I have seen Google Earth screen grabs of GPS bird trackers that show the altitude as a "curtain" extending down to ground level from the track. Is this possible in QGIS?
Have you considered the Qgis2threejs plugin? Very easy to use! A screenshot of a simple example is below, and you can rotate the actual output here.
The display is the initial portion of an actual Gulfstream III flight, departing Deadhorse, Alaska on August 16, 2014, climbing to the northwest, then turning southerly at a cruising altitude of 40,000 feet. Altitude is depicted by the "curtain" height, and airspeed is symbolized categorically with color.
QGIS has a 3D map view, but I couldn't get it to display a line with Z values. Here's a workaround using the 2.5 D renderer for polygons.
If you buffer a line, the 2.5D renderer setting will display the buffer as a "curtain." The problem is that the elevation of the top of the "curtain" is the same for the entire buffer. So you would need to split the buffer into many different sections, with a separate "elevation" attribute for each one. You'll need a lot of sections, many more than your original line has vertices. Here's a workflow for that:
Densifythe line so that there are many vertices. The Z values will be interpolated from the nearest vertices (eg, if you add one vertex between two vertices whose Z values are 100 and 200, the new vertex will have a Z value of 150).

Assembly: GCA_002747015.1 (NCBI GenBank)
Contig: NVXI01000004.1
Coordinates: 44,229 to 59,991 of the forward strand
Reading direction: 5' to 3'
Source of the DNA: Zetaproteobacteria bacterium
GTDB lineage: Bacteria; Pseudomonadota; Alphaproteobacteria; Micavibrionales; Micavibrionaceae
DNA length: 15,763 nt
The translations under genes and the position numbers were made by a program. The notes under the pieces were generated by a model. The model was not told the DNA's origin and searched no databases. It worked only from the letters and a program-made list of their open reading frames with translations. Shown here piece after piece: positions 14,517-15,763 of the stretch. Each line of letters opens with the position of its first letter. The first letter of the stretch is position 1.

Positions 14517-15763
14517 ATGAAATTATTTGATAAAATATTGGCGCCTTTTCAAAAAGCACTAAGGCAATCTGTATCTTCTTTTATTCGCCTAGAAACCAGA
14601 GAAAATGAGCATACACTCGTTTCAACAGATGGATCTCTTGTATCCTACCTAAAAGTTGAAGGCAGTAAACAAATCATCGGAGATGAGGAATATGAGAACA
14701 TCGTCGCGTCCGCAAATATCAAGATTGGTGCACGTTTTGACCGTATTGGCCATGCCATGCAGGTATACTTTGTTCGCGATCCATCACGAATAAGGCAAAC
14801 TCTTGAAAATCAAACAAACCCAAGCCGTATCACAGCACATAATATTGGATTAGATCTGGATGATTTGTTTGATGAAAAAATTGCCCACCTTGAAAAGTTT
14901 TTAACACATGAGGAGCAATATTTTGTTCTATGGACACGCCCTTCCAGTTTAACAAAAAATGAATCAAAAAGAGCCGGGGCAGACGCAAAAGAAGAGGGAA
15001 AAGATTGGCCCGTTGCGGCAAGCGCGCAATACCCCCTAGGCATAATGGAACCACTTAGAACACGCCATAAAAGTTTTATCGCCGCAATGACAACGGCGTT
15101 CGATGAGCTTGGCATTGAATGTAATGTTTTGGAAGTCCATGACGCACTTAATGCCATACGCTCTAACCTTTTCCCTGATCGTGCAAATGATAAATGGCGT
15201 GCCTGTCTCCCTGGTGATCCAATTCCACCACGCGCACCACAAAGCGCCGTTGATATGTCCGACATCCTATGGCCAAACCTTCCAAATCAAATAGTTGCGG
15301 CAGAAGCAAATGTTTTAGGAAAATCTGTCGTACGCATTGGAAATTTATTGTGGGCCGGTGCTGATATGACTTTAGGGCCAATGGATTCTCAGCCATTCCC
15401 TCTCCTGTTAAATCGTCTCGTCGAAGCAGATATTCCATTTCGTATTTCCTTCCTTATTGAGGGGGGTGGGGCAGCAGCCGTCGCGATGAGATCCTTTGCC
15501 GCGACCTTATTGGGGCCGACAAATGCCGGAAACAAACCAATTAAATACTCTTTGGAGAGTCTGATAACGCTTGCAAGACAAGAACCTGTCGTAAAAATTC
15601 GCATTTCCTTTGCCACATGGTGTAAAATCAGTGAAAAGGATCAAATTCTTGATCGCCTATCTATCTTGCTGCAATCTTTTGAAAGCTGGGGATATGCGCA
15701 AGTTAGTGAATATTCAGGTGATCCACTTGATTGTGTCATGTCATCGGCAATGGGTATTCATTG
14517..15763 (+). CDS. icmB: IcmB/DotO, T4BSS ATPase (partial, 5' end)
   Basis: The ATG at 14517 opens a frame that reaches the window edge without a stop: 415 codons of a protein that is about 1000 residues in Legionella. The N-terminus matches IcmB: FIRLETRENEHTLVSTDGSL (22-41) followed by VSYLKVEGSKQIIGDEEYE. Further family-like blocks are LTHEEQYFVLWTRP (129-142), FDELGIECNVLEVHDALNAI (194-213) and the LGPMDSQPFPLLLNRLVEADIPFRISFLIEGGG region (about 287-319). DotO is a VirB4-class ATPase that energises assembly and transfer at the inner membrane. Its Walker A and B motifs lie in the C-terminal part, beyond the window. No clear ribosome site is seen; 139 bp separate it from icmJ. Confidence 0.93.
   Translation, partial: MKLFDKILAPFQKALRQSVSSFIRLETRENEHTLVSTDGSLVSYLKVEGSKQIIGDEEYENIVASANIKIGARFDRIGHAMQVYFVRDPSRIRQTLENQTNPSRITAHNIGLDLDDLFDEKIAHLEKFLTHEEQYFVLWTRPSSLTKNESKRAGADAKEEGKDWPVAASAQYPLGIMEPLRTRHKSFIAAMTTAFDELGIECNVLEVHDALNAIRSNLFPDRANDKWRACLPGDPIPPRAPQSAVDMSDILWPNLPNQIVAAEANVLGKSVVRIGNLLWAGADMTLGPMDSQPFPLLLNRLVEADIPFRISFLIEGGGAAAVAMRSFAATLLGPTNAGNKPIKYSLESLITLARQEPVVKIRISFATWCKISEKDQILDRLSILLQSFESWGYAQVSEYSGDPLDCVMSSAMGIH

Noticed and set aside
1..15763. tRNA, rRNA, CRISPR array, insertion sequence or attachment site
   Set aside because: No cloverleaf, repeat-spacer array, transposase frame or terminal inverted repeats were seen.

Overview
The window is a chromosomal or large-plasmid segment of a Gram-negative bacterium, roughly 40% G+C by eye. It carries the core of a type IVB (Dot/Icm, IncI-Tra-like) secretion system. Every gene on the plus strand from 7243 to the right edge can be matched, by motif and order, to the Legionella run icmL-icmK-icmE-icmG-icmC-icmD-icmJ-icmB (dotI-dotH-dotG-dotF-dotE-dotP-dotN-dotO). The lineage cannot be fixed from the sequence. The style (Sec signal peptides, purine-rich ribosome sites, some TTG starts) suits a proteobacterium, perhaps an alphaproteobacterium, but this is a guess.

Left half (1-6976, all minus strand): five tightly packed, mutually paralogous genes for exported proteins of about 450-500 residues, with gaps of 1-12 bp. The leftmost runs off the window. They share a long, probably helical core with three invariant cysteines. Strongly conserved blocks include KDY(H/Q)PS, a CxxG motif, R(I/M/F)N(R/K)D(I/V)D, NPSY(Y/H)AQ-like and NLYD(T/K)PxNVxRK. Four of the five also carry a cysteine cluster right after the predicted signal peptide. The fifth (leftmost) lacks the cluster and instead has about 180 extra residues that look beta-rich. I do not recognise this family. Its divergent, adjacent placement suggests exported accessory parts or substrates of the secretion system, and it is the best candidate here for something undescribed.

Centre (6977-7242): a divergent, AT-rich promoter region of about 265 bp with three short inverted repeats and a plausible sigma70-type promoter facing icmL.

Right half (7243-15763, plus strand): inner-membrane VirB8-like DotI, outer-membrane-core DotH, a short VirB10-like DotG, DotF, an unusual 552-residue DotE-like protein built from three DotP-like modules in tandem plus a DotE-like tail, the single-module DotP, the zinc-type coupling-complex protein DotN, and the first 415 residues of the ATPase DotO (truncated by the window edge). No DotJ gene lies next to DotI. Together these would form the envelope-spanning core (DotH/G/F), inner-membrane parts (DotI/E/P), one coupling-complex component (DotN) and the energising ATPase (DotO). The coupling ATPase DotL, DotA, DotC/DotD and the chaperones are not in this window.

Explode linesto split the densified line into separate line segments. The exploded line layer will retain the interpolated Z values. Note: if you don't want a full explanation, skip down to where it says "skip to here for a quick solution"
Use the Field Calculator to add the Z values to the attribute table, with this expression:
Bufferthe exploded layer with a narrow buffer width (I used 1 m). This creates a polygon layer, to which we can apply a 2.5D style.
Apply a 2.5D style to the buffer layer. Choose the "z_value" field to control the height.
Once you have the 2.5D rendering set up to your liking, convert it back to simple rendering to fine-tune the other aspects. This will convert the 2.5D rendering to two levels of geometry generated style, "building walls" and "building roofs". You can remove the first symbol level, the "building roofs," which is khaki-colored by default. The geometry generator expression for the "building walls" looks like this:
order_parts( extrude( segments_to_lines( $geometry ), cos( radians( eval( @qgis_25d_angle ) ) ) * eval( @qgis_25d_height ), sin( radians( eval( @qgis_25d_angle ) ) ) * eval( @qgis_25d_height ) ), 'distance( $geometry, translate( @map_extent_center, 1000 * @map_extent_width * cos( radians( @qgis_25d_angle + 180 )), 1000 * @map_extent_width * sin( radians( @qgis_25d_angle + 180 ))))', False)
You can simplify the geometry generator expression by replacing the
eval(variable) terms with fixed values.
- Substitute 70 degrees (or whatever value you choose for Angle in the 2.5D renderer window) for
eval(@qgis_25d_angle). If you want, you can simplify it further by substituting the radian equivalent of that angle for the
radians()term, eg substitute
1.22173for `radians(70). I chose not to do this, because I find it easier to think of angles in degrees, and I might later want to input a different angle value.